The fugitive owner of an Egyptian ferry that sank last February with the loss of 1,000 lives has paid $57m into a compensation fund for the victims.
About 1,000 died after a fire broke out on board leading to the sinking
In return, a freeze on the assets of ferry owner Mamduh Ismail will be lifted, Egyptian prosecutors announced.
The family of each passenger who died will receive $50,000 in compensation.
Mr Ismail left Egypt after the al-Salam Boccaccio 98 sank in the Red Sea. Cairo has issued an arrest warrant against him through Interpol.
The transfer of the money does not affect the charges of manslaughter he is facing.
Mr Ismail, who is believed to be in Britain, is accused of failing to inform the authorities when he was told there were problems on board the ferry.
He has denied responsibility for the disaster and accused the ship's captain, who went down with his ship, of overestimating the crew's ability to fight a fire that broke out on board.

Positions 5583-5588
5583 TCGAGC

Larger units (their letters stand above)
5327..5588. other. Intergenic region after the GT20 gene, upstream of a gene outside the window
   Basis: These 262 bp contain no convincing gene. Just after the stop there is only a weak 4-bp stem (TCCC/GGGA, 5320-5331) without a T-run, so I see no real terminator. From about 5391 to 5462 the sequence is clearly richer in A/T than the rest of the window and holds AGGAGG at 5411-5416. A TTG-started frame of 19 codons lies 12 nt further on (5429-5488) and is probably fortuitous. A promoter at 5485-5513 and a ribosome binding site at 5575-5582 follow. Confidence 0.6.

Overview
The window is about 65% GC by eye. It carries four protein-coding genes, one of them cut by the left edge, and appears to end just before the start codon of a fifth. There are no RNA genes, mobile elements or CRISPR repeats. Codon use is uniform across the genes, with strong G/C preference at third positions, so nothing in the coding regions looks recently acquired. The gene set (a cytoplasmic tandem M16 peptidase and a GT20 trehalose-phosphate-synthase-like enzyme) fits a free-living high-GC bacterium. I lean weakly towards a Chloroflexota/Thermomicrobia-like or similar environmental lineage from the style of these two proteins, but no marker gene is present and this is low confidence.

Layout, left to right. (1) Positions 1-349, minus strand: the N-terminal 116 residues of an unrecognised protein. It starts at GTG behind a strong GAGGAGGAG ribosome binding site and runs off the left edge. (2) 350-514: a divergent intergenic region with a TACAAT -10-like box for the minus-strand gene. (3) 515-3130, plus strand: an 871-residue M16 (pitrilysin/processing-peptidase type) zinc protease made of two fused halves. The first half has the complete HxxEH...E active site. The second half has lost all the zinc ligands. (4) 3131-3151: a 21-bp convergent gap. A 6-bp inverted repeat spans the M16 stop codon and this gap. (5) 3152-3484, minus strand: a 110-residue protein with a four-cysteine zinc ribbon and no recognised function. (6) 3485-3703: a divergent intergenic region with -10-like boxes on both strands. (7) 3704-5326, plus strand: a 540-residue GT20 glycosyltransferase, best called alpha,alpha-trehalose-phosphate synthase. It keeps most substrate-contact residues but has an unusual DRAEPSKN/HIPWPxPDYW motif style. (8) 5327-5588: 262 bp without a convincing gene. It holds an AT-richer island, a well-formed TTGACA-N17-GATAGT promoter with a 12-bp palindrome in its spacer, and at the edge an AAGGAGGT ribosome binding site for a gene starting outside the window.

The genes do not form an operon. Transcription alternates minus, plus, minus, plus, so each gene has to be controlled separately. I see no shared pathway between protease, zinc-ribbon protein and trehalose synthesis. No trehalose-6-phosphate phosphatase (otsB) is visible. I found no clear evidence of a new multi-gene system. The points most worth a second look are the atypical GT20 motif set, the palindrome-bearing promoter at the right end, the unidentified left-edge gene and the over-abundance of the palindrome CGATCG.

The BBC's Heba Saleh in Cairo says Egyptian public opinion was shocked when Mr Ismail was allowed to leave the country two weeks after the disaster.
The case of Mr Ismail - a wealthy businessman who is close to senior officials - fed concerns about corruption in high places, our correspondent adds.
In April, a parliamentary investigation criticised the ship's owners, maritime authorities and the government.
The investigation found that there had been "wicked collaboration" between the company that owned the Egyptian ferry and the authorities.
It said the ferry failed to meet minimum safety standards and added that the agency responsible for maritime safety allowed it to sail despite being aware of its state.
The ferry apparently did not have enough lifeboats or fire-fighting equipment.
The trial of six people accused in connection with the sinking opened on Monday - despite the absence of Mr Ismail, who is the main defendant.